So, sewing it onto ultra suede seems like a good idea. You could use embroidery, or you could loom a piece and then stitch it on. Either way this will need to be stitched to the leather/nylon itself, or you will need to make a sleeve that will cover the piece of tack. A sleeve would have to be tacked in some way to the tack or made really snug so it doesn't turn. Lacing it would probably work, but again you'd have to make sure that there were no knots or such that might cause rubbing on the horse.

You would need a wicked sharp needle to sew it to the leather. The curved leather needles you can get at Tandy Leather are probably the best bet. Wear gloves!

Not Ranked
Posts 4
on Feb 14, 2013 12:27 PM

Thanks for the note! I was thinking about using Fireline (6-8 lb) and looming the pieces.  I was also planning on sewing the work to the tack (already made tack), and then covering the back with a cover. Do you think this is a good idea?

I'm not too familiar with ultrasuede.  It is waterproof and very durable?  Obviously, the material will get wet from horse sweat along with covered in dust, etc.  The backing has to be very sturdy and good.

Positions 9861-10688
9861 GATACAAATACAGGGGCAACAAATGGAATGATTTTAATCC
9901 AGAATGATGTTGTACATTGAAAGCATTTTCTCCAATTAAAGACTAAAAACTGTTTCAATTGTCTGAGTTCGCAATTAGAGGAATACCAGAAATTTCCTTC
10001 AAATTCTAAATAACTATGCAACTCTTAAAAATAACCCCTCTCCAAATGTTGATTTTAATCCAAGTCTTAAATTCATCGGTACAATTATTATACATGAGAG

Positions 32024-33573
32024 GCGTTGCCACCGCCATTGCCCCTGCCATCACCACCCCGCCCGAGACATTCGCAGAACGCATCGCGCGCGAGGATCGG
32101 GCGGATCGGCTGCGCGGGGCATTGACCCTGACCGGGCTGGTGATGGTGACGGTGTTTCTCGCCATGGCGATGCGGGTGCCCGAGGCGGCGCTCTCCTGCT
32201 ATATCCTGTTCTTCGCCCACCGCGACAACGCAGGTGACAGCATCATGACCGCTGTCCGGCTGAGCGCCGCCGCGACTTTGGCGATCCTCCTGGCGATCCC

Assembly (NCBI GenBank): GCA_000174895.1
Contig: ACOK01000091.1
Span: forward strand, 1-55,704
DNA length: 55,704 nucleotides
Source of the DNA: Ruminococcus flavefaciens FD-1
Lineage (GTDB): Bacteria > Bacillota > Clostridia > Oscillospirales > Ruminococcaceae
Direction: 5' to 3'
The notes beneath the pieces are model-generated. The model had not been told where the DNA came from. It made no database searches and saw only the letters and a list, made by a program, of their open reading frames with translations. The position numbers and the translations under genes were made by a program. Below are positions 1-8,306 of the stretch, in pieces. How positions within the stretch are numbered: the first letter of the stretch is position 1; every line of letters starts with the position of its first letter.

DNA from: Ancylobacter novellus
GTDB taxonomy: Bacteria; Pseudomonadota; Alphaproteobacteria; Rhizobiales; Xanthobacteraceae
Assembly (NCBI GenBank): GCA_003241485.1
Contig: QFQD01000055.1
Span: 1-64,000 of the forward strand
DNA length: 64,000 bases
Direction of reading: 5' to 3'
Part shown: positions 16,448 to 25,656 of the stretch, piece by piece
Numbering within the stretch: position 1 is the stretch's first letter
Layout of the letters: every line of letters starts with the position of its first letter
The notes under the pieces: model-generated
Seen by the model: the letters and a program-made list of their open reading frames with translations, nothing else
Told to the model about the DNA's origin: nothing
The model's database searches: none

I was considering using a pigskin or calfskin to make the sleeve or to back on.  What do you think of this? 

Thanks for the information!

Top 500 Contributor
Posts 66
Ceffyl1 wrote
on Feb 14, 2013 9:10 PM

Fireline will be good, I like the 8 lb. Just don't leave it out in the sun. At least not for extended periods of time. I use it for purses when I loom them and it seems to be the best for strength, no stretch, and durability. I only worry about the sun a little, as someone pointed out that it is fishing line and by law must degrade in sunlight. Now, that said, I think it would have to be unrelenting day in and day out sunshine, so I think it'll last long enough! :)

I use Ultra suede for hair slides, and barettes, but it seems to be used for everything from shoes to industrial to marine and automotive so I'm pretty sure it's a safe bet. 
If you wanted to get really fancy, and pretty cushy for the horse,  you could make the back of the sleeve with sheepskin :).